2015 Summer Journal

Moab’s Waterfalls That You’ve Never Seen

Yesterday we set out on another little geocaching adventure to prepare Will for the navigation portion of his race this weekend. On Monday we tracked one point, but this time we were going to link four points together, along an overland route that connected two different trail networks.

We used this little excursion to take some photos of the awesome K9 Excursion Running Belt that Kurgo sent us earlier this summer. We’ll talk about that tomorrow, but we we really want to share today is what happened after our run.

Our route for the day had included following a narrow trail to get on top of the mesa, but with the threat of oncoming rain we were wary of getting deeper into the canyon. While talking over our decision, the clouds darkened, the wind picked up and stung our legs with tiny pieces of sand, and a bolt of lightning flashed in the distance followed by a huge crack of thunder. We agreed that it was time to head back to shelter so we high tailed it back to the bus, making it back just before the downpour began.

Aftermath of running in the mud – a very dirty entryway!

Aftermath of running in the mud – a very dirty entryway!

As we dried off we realized that the soft dirt parking lot around us was quickly turning into a big mud puddle. Will powered up the bus and moved us down the road to a more stable pull out – a good choice, as we’d probably be stuck in the parking lot now if we hadn’t moved.

From our spot on the highway we noticed that the previously dry cliff walls had started to spout water. As the downpour continued, we watched the small spouts turn into real waterfalls all around us. Every direction that we looked out the windows new waterfalls were pouring off of the mesa, falling hundreds of feet in some places. I have never seen such an impressive display of water by nature: one minute, everything was dry, and the next we were surrounded by waterfall displays as grand as anything we’ve ever seen in Yosemite. We were so happy that we weren’t mid-way up the canyon at this point!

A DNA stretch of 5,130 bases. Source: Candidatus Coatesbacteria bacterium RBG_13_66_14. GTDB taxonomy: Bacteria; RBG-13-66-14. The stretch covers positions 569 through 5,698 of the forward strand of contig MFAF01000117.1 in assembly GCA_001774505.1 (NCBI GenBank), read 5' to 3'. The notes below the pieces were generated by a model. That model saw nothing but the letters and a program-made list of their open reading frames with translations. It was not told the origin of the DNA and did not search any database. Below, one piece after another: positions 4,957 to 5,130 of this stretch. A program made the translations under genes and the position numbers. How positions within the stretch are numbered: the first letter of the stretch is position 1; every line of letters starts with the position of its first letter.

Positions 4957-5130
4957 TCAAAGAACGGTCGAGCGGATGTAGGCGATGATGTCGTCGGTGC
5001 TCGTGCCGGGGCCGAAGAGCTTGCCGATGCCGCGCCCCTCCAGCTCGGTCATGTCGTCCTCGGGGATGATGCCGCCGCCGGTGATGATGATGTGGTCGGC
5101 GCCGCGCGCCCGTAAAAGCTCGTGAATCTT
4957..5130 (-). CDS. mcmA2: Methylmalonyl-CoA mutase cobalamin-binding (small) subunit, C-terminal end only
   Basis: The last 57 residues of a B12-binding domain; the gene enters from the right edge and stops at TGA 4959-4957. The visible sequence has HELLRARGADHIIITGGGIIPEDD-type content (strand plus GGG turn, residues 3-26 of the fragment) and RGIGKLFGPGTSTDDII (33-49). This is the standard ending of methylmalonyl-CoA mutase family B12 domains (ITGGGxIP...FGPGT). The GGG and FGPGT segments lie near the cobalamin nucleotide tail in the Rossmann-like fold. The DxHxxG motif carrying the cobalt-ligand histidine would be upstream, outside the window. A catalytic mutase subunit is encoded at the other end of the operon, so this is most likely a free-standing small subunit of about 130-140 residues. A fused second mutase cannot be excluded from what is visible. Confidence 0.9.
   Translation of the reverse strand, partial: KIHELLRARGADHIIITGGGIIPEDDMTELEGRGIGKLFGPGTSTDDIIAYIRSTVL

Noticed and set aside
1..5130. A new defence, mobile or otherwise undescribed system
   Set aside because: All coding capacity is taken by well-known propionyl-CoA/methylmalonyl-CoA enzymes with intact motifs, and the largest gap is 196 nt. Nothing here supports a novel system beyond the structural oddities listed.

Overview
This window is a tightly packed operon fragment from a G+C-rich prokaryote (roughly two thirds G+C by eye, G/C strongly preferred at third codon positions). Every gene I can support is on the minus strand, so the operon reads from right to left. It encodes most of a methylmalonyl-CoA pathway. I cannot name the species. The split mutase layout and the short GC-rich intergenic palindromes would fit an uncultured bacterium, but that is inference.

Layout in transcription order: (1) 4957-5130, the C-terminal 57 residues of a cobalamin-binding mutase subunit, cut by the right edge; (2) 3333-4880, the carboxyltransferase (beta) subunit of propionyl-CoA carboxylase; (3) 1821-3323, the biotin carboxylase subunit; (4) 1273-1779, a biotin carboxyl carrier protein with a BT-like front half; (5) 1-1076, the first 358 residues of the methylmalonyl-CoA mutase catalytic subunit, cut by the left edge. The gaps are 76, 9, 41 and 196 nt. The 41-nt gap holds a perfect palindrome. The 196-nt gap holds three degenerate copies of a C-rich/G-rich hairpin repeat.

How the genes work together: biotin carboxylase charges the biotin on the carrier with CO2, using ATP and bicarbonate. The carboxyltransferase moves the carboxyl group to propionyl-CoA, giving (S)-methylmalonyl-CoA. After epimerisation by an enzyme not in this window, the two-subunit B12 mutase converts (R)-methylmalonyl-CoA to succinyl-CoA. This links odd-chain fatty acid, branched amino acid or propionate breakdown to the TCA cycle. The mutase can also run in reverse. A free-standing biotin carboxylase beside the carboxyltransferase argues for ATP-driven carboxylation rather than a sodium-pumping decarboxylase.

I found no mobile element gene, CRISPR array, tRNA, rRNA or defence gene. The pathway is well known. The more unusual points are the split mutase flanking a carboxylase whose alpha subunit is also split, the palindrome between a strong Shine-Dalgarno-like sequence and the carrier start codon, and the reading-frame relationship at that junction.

Will watching the downpour from inside the bus

Will watching the downpour from inside the bus

1510-October-174

One of dozens of falls that sprung up around the bus.

1510-October-177

As soon as the rain stopped, some of the smaller falls started to die down.

1510-October-185

Looking down the road we could see dozens of waterfalls lining the cliff walls.

Hilde didn't love the thunder. Poor girl!

Hilde didn’t love the thunder. Poor girl!

1510-October-191

1510-October-194

1510-October-198

1510-October-202

Eventually the water slowed, and we started moving to find a campsite for the night. As we drove we saw more waterfalls, and a few areas where rubble had washed over the road. Further down the road we came to a group of cars stopped in front of a larger rock/mudslide that had blocked traffic both ways.

1510-October-213

Trucks, Jeeps, and even smaller cars could get over alright, but there was no way the bus was going to make it. Plus, we didn’t want to be the ones to give it a go and need to get towed out. So, we waited.

Eventually, someone ran back up to the nearby mine to get their loader, a big tractor. This guy came barreling in at full speed and got straight to work, clearing the entire blockage in less than 15 minutes!

Loader to the rescue

Loader to the rescue

Hilde standing guard over her bus

Hilde standing guard over her bus

We got on our way and found a nice spot to camp at Gold Bar, along the Colorado. If anything, the whole experience reminded me of the absolute power and unpredictability of nature. Below is a short film (~3 minutes) that we saw at 5Point Film Festival in 2014. If you have a minute, spend it with the incredible Colorado River – you won’t be sorry!

The Colorado River —The Most Endangered River in America 2013 from Pete McBride on Vimeo.

You Might Also Like